Pauley Pavilion at UCLA was transformed into a cathedral of love and remembrance Friday night as the sprawling Names Project AIDS Quilt celebrating the lives of Americans killed in the epidemic was unfurled at a somber and uplifting ceremony.
The event, delayed when a power blackout hit the pavilion Thursday night, marked the start of a 20-city tour that organizers hope will raise $2 million for local AIDS services organizations. More importantly, the quilt's sponsors aim to unleash a wave of compassion for those suffering from the fatal syndrome, which has claimed more than 32,000 lives in this country.
The quilt is made up of 3,488 colorful three-by-six-foot fabric panels created by the victims' friends, lovers and relatives. At the ceremony, the names of the dead were intoned by such celebrity readers as actor Richard Dreyfuss and Assemblywoman Maxine Waters as volunteers dressed in white performed an eerily beautiful ballet, unfolding quilt sections bearing 32 panels.
By the time they had finished, the quilt covered the arena's floor, and other panels were hung from the bleachers and from the rafters. Many of the 4,000 in attendance were overcome by the spectacle and wept; others clung to one another for support.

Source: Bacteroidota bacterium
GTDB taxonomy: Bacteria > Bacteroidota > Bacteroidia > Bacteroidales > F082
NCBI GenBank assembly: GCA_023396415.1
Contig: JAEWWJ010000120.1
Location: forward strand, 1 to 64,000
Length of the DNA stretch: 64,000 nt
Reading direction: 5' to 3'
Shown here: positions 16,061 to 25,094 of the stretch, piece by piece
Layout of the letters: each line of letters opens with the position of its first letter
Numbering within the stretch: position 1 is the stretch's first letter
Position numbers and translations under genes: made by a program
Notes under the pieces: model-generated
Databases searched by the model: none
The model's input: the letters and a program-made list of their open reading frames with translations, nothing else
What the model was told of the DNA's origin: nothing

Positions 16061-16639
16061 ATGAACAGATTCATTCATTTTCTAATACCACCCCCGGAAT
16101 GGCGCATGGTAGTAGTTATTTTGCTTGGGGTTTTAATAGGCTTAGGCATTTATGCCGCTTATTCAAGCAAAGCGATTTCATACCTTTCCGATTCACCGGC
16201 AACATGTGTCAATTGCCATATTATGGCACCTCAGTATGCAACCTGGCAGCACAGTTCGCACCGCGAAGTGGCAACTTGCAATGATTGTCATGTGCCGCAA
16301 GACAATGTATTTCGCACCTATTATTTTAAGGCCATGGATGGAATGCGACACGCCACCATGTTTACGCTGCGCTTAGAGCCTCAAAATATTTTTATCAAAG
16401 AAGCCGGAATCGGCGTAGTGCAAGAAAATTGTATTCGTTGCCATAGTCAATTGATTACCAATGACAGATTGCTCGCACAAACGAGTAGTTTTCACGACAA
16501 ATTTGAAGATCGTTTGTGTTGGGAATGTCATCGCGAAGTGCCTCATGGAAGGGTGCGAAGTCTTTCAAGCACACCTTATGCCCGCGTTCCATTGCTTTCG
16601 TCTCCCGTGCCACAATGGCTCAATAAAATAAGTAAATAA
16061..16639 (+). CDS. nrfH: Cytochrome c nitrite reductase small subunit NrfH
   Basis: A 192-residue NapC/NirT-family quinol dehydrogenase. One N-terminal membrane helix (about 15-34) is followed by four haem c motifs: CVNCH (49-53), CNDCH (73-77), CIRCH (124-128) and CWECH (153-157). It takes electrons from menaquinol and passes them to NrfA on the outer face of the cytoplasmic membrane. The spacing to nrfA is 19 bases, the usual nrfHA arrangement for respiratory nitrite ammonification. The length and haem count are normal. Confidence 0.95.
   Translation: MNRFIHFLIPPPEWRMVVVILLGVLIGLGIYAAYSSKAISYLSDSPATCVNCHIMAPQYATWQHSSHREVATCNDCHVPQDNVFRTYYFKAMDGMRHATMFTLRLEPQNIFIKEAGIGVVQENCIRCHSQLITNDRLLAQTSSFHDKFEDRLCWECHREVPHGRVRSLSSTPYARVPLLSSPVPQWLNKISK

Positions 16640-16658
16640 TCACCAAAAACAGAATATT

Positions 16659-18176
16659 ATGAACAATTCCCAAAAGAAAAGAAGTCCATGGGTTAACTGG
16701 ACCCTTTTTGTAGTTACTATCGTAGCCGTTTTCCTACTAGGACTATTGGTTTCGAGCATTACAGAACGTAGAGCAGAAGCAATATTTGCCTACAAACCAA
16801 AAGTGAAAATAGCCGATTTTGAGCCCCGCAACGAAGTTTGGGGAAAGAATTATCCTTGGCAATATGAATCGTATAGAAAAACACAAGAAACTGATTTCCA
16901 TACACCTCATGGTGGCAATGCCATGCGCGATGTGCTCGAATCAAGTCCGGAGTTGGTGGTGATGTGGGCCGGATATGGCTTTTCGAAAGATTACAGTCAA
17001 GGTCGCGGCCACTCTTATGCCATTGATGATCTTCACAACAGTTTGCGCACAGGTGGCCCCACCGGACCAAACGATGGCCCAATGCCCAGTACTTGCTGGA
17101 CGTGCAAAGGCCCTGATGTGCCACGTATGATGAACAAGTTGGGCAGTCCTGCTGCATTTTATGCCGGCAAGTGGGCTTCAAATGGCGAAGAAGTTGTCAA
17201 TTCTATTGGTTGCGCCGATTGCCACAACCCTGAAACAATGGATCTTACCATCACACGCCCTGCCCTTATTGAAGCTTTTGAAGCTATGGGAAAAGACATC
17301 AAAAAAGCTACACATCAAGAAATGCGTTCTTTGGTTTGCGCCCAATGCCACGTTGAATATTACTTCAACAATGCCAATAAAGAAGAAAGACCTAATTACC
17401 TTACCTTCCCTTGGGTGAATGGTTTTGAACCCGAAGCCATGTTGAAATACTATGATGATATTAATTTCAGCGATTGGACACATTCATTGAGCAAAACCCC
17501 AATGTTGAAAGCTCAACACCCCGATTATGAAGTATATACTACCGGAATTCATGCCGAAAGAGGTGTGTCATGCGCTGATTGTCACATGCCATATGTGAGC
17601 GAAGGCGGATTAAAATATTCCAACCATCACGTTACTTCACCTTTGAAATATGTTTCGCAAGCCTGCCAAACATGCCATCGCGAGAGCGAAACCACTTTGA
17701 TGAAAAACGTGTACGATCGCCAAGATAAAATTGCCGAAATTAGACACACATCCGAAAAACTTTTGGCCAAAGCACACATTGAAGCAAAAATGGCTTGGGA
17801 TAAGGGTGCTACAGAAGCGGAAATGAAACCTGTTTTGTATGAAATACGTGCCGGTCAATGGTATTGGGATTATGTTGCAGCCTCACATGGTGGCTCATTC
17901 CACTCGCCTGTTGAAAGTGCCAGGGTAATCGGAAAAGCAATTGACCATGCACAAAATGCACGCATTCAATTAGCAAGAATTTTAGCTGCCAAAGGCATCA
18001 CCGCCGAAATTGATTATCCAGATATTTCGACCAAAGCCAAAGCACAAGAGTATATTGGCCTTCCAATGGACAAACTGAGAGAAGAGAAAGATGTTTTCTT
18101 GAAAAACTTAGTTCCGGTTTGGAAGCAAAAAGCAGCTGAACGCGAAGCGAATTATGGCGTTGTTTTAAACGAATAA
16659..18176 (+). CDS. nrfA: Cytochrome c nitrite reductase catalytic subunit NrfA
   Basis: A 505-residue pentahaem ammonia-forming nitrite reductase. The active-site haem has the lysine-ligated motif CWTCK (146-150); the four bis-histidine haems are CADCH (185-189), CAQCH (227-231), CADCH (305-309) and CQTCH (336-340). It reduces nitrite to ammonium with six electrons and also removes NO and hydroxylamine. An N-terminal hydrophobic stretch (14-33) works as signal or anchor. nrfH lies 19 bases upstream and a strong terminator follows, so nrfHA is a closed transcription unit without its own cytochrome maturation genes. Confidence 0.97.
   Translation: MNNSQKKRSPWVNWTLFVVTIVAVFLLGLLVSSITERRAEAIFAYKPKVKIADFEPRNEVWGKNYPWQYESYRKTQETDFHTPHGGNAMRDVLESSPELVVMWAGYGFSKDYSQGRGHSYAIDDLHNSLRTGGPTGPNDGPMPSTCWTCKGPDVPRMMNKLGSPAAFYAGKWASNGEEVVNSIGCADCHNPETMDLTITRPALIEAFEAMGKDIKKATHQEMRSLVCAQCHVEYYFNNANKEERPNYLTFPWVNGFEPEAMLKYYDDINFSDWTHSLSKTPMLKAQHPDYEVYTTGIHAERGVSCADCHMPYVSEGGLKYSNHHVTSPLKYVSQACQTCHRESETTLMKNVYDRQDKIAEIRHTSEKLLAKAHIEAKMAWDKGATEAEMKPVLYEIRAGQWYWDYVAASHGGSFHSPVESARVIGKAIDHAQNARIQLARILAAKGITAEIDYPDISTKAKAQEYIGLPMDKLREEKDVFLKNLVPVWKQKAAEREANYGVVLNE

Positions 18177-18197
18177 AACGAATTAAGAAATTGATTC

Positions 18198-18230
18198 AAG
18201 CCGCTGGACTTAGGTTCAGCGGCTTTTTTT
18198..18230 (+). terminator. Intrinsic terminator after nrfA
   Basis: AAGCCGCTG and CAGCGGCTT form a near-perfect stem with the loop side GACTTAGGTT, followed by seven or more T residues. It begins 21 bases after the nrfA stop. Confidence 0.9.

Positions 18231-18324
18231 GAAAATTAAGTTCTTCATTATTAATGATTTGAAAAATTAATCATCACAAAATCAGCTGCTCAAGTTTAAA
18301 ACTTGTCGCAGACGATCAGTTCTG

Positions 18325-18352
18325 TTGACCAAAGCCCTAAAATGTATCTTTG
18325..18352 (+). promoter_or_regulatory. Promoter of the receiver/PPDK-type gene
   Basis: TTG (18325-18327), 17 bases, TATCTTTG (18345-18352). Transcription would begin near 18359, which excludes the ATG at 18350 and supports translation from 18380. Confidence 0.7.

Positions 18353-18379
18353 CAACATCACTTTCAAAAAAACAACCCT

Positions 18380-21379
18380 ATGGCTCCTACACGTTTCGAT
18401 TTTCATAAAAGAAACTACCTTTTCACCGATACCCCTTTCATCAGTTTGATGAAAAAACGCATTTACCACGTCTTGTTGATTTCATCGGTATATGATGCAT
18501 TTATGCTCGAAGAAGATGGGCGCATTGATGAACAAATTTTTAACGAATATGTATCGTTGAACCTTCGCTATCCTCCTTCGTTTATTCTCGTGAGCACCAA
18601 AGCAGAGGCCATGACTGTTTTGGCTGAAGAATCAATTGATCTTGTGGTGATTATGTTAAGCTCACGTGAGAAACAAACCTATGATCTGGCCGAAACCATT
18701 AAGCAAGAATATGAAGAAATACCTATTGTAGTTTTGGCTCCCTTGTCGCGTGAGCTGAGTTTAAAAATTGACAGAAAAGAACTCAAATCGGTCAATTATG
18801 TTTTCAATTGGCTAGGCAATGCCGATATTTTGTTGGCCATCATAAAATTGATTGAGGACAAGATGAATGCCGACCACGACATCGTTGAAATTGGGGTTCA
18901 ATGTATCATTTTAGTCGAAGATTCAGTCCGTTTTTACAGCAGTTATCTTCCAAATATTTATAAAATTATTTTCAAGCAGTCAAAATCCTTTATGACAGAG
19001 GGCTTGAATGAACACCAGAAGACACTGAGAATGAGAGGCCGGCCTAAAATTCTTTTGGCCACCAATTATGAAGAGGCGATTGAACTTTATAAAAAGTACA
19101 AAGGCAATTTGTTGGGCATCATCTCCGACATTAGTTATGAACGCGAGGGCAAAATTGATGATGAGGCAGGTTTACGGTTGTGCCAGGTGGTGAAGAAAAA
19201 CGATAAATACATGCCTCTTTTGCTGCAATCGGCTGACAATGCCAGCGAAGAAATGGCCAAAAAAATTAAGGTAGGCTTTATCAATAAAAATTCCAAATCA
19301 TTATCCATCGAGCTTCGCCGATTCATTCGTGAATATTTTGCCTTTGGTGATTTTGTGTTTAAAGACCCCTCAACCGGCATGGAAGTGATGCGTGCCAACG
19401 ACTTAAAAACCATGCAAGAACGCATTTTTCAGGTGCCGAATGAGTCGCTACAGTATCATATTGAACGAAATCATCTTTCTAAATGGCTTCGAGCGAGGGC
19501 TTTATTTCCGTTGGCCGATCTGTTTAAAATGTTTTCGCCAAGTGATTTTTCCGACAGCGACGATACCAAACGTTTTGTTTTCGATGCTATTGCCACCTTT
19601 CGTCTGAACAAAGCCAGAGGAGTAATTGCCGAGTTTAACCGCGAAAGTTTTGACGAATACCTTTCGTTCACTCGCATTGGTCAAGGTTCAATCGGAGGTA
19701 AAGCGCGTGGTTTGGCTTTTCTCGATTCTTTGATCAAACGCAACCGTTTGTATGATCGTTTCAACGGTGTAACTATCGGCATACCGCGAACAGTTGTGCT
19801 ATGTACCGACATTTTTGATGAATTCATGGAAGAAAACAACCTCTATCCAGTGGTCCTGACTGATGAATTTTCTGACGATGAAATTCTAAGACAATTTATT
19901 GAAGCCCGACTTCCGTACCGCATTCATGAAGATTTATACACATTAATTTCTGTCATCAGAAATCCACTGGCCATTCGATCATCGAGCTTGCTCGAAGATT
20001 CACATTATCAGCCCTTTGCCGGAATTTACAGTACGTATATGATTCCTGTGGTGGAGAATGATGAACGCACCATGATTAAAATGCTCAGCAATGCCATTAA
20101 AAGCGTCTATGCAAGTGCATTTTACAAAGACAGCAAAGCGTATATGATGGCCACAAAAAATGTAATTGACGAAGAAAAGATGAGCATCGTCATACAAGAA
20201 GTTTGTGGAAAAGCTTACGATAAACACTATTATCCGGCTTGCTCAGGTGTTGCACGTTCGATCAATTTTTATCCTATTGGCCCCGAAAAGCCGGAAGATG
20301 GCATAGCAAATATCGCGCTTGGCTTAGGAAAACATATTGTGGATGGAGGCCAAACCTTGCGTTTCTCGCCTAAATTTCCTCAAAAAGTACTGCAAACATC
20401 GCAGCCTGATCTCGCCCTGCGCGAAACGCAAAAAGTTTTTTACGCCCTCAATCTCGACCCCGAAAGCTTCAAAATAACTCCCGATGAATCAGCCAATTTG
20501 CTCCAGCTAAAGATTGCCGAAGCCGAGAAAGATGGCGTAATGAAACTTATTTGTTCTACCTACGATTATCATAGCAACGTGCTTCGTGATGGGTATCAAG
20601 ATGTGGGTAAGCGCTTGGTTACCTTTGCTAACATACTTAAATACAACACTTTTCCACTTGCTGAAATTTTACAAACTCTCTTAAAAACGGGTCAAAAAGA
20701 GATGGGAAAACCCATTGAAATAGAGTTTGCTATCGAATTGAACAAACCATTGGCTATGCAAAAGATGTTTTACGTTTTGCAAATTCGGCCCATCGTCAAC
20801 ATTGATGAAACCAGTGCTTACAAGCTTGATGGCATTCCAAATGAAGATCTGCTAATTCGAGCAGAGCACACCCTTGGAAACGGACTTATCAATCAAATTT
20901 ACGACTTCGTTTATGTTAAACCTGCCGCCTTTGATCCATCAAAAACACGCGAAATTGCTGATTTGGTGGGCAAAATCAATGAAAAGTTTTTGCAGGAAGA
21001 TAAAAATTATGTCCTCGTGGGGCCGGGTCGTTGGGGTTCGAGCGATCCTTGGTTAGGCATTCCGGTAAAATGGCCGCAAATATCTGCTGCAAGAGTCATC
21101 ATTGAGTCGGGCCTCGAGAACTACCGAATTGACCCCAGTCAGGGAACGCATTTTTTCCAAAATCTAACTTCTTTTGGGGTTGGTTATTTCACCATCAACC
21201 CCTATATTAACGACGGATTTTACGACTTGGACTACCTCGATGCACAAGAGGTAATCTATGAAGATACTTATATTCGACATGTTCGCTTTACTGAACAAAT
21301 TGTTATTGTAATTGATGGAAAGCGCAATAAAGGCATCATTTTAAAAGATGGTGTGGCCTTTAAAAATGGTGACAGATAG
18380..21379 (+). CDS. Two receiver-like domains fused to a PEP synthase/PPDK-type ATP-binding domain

An emotional high point came when a young man stepped up to the microphone and announced: "I am a person with AIDS, and I, like you have a name, Michael Katz. Someday, I may have my place of honor on this quilt sewn so sweetly by those left behind. If I do, remember my name."
Another moving moment came when families of AIDS victims in Los Angeles dedicated panels to their loved ones by laying them in the center of the quilt. "It was like watching them lay bodies in the ground," said one viewer.
Like Vietnam Memorial
Like the Vietnam Memorial to which it has been compared, the quilt evoked a wide range of emotions among those in attendance. For Connie Searcy of Redondo Beach, it was a chance to mourn her son, Steve Holzman, who died at the age of 26 last year. For others, the quilt provided a color-splashed respite to an epidemic as "gray, monotonous and relentless" as the outbreak described by Albert Camus in his novel, "The Plague."
The quilt had a difficult time finding a home in Los Angeles. Roberta Bennett, treasurer of the local host committee, said operators of several public spaces turned down requests to rent space. In the end, it was perhaps fitting that the quilt came to UCLA, where in 1981 Dr. Michael Gottlieb wrote the first report on what later became known as AIDS for a Centers for Disease Control publication.
In that article, Gottlieb cited five mysterious cases of a previously rare pneumonia known as \o7 pneumocystis carinii\f7 among gay men. By April 4 of this year, 58,270 cases of AIDS had been diagnosed in the United States, and new cases were being logged at the rate of 586 a week.
The quilt will be on display today and Sunday from 10 a.m. to 7 p.m. Admission is free.